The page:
Why Bishop Causeé Keeps a $10 Bill From President Hinckley in His Scriptures

Bishop Gérald Causeé keeps an unusual item in his scriptures—a $10 bill. 

“If I were to ask, ‘What is the value of this bill?’ most people would say, ‘Ten dollars.’ But for me, it’s worth far more,” Bishop Causeé shares in a recent article in the Liahona. “This bill was worth 10 dollars, but for me, it’s priceless now. It’s a memory of a moment I had with a prophet of God.”

When Bishop Causeé, Presiding Bishop, served as a stake president in Paris, France, he was assigned to drive President Gordon B. Hinckley to his visits. One of the visits included a visit to a United States military cemetery where President Hinckley’s brother, who died of influenza during World War I, was buried.

► You may also be interested: When President Hinckley Acknowledged the Presence of Lehi and Other Angels at a Temple Dedication

President Hinckley arrived and immediately wanted to go to the cemetery.

“Unfortunately, I had arranged with the director to go there the next day, so when we arrived, it was closed and nobody was there,” Bishop Causeé writes.

The next day filled up with meetings and they ran out of time to go to the cemetery.

“I’m so sorry I wasn’t able to go to the cemetery,” President Hinckley told Bishop Causeé, handing him a $10 bill. “I would be very grateful if you could buy flowers and put them on my brother’s grave.”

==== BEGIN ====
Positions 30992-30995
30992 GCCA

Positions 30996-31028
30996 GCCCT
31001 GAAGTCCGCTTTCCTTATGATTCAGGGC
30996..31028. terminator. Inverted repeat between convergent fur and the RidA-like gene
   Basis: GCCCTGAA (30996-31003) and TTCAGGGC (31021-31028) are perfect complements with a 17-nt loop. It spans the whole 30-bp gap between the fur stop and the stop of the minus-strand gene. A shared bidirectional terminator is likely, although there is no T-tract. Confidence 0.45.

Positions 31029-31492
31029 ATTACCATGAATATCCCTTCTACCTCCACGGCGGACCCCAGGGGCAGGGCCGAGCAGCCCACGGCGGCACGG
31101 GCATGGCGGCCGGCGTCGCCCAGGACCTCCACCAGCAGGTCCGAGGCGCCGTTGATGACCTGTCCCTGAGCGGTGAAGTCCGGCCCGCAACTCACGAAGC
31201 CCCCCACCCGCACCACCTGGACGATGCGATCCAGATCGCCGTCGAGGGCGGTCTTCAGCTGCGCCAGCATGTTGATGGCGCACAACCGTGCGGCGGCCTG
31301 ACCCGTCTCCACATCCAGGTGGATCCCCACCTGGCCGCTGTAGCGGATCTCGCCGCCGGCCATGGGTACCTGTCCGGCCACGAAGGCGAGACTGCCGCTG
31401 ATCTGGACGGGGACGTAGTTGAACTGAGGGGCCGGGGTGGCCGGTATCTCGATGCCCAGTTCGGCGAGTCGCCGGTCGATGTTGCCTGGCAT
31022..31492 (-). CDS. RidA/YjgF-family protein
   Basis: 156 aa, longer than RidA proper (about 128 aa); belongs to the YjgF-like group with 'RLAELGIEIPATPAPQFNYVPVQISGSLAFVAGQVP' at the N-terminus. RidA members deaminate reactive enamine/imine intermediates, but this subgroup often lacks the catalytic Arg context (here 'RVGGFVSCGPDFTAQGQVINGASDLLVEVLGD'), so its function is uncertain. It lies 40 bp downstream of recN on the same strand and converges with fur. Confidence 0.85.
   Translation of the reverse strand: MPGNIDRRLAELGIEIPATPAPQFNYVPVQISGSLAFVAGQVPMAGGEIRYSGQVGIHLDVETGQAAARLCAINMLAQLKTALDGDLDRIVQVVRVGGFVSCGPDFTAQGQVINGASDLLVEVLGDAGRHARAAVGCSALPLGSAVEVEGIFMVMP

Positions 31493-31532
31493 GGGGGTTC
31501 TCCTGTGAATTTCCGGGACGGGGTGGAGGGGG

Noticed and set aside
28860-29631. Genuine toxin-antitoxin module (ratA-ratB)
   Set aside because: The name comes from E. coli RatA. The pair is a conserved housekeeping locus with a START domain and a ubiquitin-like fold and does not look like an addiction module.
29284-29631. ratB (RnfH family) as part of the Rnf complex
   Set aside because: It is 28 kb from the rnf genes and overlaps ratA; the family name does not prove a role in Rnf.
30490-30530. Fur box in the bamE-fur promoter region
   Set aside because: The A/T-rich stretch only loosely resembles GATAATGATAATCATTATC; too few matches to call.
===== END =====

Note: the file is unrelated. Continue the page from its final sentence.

The next Sunday afternoon, Bishop Causeé took his family to the grave and left the flowers. They took a picture and sent it to President Hinckley.

“In our lives, there are a lot of things that have a very finite, temporal value,” Bishop Causeé writes. “. . .But the value of every minute of life here on earth has a tremendous impact that goes beyond this life into the eternities.”


► You may also be interested: Bishop Gérald Caussé and Nicolas Giusti: Why the Presiding Bishop and His Friend Recorded An Album of Piano Duets

Lead image by Spencer Heaps, Deseret News

Lindsey Williams

Lindsey Williams joined the LDS Living team with a passion to find the stories that matter most. Previous stops in her career include BYU-Pathway Worldwide, the Special Projects Department of The Church of Jesus Christ of Latter-day Saints, and Utah Valley Magazine. When she's not searching for stories to write, the Colorado Springs native is most likely on a hiking trail or at her piano. 

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